Australian Home Affairs Minister announces reforms in Student and Work Visas

The recent announcement of the migration policy changes leaves many Bhutanese in Australia concerned

The Australian government earlier this week announced that it will halve the migration intake within two years in an attempt to fix the country’s “broken” immigration system, with aims to slash the annual intake to 250,000 – roughly in line with pre-pandemic levels – by June 2025.

Under this initiative, visa rules for international students and low-skilled workers will also be tightened. This includes tougher minimum English-language requirements for international students and more scrutiny of those applying for a second visa – students must prove that any further study would advance their academic aspirations or their careers.

Official records of the Australian government say that there are some 650,000 foreign students in Australia, with many of them on their second visa.

The announcement has alarmed several Bhutanese, who are currently studying and working in Australia, several of them on a second visa. It has also become a cause of concern for many Bhutanese who are planning to go to Australia for their studies and work.

However, the Australian government has not announced when the new migration policies would come into effect and if it would be applied to international students who are already in Australia.

Speaking about it, EducationPro Group Pty Ltd (Mister Visa) stated, “With any changes in immigration policies, it’s essential to approach the situation with a calm and rational mindset,” adding that typically, new measures are not retroactively applied to current applicants. “Instead, they are introduced with a clear cut-off date, allowing existing applications to proceed under the previous regulations.”

Similarly, a consultancy proprietor based in Australia said that with the announcement made by the federal government in Australia, many Bhutanese students and other international students were concerned. The proprietor said that they have been advising them not to panic, and to apply for student visas, temporary graduate visa (TGV), and dependent visa, amongst others as the federal government didn’t say anything about these visas.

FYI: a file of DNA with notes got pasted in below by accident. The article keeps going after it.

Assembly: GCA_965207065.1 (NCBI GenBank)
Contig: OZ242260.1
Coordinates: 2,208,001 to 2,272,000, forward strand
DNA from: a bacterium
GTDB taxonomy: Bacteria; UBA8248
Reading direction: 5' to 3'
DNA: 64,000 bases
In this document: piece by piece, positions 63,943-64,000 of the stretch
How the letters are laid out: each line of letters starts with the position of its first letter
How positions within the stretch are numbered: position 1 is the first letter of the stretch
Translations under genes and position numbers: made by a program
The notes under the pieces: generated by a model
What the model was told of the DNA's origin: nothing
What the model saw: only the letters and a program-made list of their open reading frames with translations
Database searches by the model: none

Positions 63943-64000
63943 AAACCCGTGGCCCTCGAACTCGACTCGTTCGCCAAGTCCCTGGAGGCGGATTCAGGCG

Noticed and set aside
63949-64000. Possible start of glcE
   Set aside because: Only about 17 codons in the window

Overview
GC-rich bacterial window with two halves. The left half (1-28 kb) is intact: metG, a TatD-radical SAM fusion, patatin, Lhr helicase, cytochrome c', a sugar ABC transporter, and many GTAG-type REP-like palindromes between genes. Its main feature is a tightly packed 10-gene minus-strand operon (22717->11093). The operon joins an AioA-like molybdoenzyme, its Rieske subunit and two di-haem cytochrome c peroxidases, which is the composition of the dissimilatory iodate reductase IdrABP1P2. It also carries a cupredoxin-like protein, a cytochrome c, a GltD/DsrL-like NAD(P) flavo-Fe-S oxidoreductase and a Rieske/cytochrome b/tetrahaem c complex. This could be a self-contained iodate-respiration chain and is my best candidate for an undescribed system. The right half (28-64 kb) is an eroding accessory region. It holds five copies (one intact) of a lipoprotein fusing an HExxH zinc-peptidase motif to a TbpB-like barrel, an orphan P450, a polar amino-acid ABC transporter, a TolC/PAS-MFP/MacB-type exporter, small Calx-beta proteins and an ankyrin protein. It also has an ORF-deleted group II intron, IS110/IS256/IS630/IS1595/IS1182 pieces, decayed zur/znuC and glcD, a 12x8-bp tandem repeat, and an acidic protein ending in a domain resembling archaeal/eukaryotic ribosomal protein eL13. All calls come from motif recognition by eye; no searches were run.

The proprietor of a Consultancy Firm in Thimphu said upcoming applicants should study the case very thoroughly and then apply for visa.

He said that it is very important for those who wish to apply for visa to get themselves enrolled in courses such as nursing, primary and secondary education, and information technology (IT), amongst others.

On the current changes in the migration system by the Australian federal government, the proprietor said that the decision has not yet been made for those who are already in Australia.

“I feel that the Australian government will decide wisely and all we can do is to wait for the legislative decision that will be made by the Australian federal government,” the proprietor said.

In addition, the proprietor said that international students in Australia can continue with skills based certification, which is a course that takes five to six months. This would prepare students for skills assessment and by the time their student visa expires, their skill assessments will help them further.

The proprietor said that as of now all they can genuinely advise to their clients is to not to panic and to be calm.

Meanwhile, EducationPro Group said that briefing by an Independent Tertiary Education Council in Australia concluded that the new changes will come into effect only after the signing of “the Determination” which is likely to happen during the Autumn Parliamentary Sitting that is between February-April 2024.

Meanwhile, the current approach in the new migration system by the federal government of Australia includes shorter post-study work rights. The new approach’s initial TGV will be shorter where the extension of post-study work rights will no longer be available.  Only the applicants who study in a regional area will be eligible for an extension.

Similarly, the initial TGV length under the new setting includes an initial TGV of two years for bachelor’s degree, two years masters by course work, three years for a masters by research and three years for PHD (Doctor of Philosophy) and for the second TGV, the new system includes plus one to two years for study in a regional areas.

Currently the maximum eligibility age for a TGV is 50. With the new migration system, the maximum age limit for TGV has been reduced to 35 years.

Amongst the many changes in the migration system by the federal government of Australia, international students who are applying for a graduate visa (temporary work visa) will now need a 6.5 band score in International English Language Testing System (IELTS) instead of the existing 6.0 band under the new migration system.

Similarly, the student visa applicants will need to score a 6.0 band score in IELTS instead of the existing requirement of a 5.5 band.

Migration has climbed to record levels in Australia, adding pressure to housing and infrastructure woes. Media reports from Australia say that a forecasted peak in net immigration at 510,000 in 2022-23, largely driven by international students, caused Australian government to decide on the Australia Work Visa, and Australia Student Visa.

Sherab Dorji from Thimphu